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42 at the Ritz-Carlton, Westchester


Chef Anthony Goncalves never went to cooking school. He never started as a dishwasher or cooked under an award-winning chef. He never ran a large-scale operation. And yet, he is the chef and co-owner behind the 210-seat, 27,000 square-foot restaurant, 42 at the Ritz-Carlton Westchester, which sits atop the tallest building between Boston and New York with postcard worthy views of the Manhattan skyline and Hudson River Valley. How did Goncalves achieve such success in an industry so ridden with competition and closures? Equal parts talent, passion, charisma and, of course, a faithful Westchester investor. After convincing his parents to invest in a small bar (Trotters Tavern) in White Plains, Goncalves forayed his way into the restaurant industry, first as a restaurateur, and later as the chef, turning the bar into the restaurant Trotters. It was here that Goncalves met Louis Capelli, a developer working on the aforementioned hotel. “I didn’t care what his background was,” Capelli told TIME magazine. “He had the dedication, the sincerity, the way of treating customers. I could see he wanted to do more. He was the right person.”

“I don’t care much about how to get people in the door. . . if you take
care of people, they will return. i’m not an absentee guy; i’m always there.”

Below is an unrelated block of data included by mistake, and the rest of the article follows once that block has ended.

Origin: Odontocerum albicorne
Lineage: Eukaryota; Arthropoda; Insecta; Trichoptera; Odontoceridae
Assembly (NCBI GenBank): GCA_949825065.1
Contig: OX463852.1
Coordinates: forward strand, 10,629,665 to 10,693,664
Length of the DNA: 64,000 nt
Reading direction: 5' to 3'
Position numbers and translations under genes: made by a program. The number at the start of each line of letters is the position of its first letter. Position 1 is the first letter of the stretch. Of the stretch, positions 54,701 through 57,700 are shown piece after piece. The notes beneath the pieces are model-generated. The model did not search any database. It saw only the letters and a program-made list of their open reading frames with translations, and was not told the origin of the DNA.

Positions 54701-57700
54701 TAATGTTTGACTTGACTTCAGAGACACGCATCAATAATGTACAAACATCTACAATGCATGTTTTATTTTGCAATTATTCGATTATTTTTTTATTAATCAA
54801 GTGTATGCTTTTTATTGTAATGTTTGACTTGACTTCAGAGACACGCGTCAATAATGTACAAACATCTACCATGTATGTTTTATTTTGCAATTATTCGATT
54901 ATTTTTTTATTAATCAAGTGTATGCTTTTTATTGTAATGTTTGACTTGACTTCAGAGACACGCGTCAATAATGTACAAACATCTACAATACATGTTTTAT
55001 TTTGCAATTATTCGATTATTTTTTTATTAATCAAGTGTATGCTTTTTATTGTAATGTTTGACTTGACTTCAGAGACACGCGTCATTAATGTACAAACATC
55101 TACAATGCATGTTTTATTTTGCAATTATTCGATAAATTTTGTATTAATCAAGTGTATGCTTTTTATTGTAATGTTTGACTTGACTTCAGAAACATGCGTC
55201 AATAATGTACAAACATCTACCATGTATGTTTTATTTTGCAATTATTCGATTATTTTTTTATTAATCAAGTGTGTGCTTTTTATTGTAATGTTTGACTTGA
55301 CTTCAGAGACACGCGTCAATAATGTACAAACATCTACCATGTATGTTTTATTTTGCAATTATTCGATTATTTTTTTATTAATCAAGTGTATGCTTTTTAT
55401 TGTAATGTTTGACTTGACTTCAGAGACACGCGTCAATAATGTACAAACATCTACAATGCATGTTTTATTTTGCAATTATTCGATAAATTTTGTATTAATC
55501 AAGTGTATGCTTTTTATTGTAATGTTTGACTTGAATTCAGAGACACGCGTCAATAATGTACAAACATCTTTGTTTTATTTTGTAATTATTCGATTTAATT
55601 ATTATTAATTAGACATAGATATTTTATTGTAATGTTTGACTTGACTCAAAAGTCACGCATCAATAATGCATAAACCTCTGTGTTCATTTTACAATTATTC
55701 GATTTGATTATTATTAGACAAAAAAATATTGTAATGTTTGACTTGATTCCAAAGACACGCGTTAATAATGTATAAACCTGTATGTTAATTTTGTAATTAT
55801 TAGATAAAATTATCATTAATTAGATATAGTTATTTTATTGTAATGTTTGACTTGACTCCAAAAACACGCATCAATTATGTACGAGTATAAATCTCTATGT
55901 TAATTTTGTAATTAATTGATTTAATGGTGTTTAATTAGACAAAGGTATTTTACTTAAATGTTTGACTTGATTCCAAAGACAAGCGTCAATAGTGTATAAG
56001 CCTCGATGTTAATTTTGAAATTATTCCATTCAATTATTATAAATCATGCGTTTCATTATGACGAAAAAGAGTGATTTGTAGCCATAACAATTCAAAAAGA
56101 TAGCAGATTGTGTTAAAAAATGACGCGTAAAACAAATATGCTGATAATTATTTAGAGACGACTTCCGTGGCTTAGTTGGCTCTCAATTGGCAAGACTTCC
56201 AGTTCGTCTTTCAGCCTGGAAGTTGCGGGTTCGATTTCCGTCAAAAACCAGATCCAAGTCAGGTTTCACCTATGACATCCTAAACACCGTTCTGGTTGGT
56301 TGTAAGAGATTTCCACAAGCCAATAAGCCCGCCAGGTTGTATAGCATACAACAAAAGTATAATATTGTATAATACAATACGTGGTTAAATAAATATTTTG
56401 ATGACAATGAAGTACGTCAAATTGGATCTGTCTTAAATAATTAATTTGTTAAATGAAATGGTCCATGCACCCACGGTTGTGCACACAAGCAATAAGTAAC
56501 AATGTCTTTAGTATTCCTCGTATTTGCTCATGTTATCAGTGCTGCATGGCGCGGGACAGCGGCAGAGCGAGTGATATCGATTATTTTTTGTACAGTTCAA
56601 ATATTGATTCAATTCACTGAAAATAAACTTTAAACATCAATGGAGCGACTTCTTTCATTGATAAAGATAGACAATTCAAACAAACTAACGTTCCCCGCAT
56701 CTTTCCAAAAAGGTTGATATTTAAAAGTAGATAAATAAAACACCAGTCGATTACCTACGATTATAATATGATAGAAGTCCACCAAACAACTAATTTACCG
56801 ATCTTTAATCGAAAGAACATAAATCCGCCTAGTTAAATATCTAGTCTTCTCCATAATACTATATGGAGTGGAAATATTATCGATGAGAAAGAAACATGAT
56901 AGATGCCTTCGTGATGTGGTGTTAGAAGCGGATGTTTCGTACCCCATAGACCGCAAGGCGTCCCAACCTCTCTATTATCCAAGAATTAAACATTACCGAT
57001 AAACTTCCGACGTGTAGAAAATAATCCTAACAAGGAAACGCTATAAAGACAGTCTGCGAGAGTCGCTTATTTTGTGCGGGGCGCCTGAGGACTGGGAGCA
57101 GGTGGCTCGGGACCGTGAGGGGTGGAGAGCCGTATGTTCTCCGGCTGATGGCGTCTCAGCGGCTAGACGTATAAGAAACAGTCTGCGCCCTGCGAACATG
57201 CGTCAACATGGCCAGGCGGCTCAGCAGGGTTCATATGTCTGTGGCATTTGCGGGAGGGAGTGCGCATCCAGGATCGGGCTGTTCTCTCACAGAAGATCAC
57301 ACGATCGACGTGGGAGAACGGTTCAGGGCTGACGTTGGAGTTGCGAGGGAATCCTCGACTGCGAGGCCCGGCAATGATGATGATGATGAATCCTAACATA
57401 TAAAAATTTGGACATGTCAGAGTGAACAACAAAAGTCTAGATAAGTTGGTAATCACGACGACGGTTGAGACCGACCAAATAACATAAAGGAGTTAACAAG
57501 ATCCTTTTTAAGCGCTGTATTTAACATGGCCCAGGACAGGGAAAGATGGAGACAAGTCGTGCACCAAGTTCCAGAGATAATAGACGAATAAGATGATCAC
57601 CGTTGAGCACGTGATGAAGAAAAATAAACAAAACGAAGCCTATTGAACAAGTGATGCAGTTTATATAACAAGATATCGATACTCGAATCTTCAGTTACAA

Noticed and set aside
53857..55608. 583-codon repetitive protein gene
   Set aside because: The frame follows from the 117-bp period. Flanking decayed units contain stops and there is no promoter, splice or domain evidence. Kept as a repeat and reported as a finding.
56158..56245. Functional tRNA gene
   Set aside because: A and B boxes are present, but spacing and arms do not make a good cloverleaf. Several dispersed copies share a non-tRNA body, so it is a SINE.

—Anthony Goncalves

“My mother said Louis was a guardian angel,” admits Goncalves. “He approached me about this restaurant after watching me work for 10 years. He liked my style, and the dynamic my family brought to Trotters, and I was looking to expand, so we came up with a structured deal: Louis would fund it, and I would do my end by maintaining the space and running the kitchen.” And so, nearly 17 million dollars later, 42 was born. It was 2008 and Goncalves was on a mission to create food that pays homage to both the bountiful Hudson Valley and his Iberian roots. The American-born chef grew up in a Portuguese household, one that summered in the Iberian Peninsula, where Goncalves first discovered and fell in love with the cuisines and flavors of Portugal and Spain, which, according to Goncalves, are not unlike one another. “My grandfather was a big game fisherman, so I grew up eating really beautiful, fresh fish, prepared very simply; which is how I cook today,” he says. “As I watch the seasons change, my food changes as well. Delicious eating is about quality and simple preparation that doesn’t mask anything.”


Iberian Roots
Goncalves’ menu is a reflection of his distinct cooking style, which blends American, Portuguese, and Spanish techniques and flavors. His Portuguese fried chicken, for example, is marinated in pimentón, bay leaf and garlic, then fried and served with garlicky kale and, “Southern cheddar grits with a tomato honey that reminds me of breakfast in Portugal,” says Goncalves. He also does a Portuguese-inspired seaweed linguine dish, with pork, clams, potatoes and vinegar peppers, as well as a duck rice, an old Portuguese staple. “I treat the duck like a sausage, adding garlic, pimentón and onions, and then I confit the legs in the duck fat so you get the essence of Portuguese sausage.”